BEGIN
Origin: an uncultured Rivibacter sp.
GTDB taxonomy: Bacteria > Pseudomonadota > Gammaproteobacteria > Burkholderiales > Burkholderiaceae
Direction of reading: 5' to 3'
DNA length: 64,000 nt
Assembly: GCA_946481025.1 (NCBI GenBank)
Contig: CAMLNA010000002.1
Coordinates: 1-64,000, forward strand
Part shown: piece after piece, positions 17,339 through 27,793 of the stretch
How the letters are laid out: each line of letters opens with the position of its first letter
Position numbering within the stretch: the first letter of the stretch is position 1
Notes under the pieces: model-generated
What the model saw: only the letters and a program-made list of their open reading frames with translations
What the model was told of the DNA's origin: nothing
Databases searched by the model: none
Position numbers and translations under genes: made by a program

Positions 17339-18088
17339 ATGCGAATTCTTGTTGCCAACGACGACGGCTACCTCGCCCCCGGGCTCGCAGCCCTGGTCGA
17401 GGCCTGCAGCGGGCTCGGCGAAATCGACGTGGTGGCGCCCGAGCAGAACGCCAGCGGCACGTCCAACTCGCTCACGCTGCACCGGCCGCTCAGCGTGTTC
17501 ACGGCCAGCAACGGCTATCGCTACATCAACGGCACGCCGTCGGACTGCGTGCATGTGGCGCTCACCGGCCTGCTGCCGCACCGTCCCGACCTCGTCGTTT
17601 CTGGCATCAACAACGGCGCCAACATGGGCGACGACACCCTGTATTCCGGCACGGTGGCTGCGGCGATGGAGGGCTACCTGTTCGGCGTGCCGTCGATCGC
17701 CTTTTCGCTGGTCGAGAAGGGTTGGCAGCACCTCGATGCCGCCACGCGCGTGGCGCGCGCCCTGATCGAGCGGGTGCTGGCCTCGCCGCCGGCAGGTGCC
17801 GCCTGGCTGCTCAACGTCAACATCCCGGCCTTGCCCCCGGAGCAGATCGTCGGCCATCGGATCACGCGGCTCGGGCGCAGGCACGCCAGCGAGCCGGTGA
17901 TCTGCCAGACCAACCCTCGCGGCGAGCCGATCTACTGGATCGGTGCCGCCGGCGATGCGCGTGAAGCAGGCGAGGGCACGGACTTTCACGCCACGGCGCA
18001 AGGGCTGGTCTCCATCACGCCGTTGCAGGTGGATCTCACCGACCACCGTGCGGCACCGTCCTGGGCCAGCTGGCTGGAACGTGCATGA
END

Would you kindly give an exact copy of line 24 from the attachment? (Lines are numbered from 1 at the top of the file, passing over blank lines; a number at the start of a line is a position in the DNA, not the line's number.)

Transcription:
18001 AGGGCTGGTCTCCATCACGCCGTTGCAGGTGGATCTCACCGACCACCGTGCGGCACCGTCCTGGGCCAGCTGGCTGGAACGTGCATGA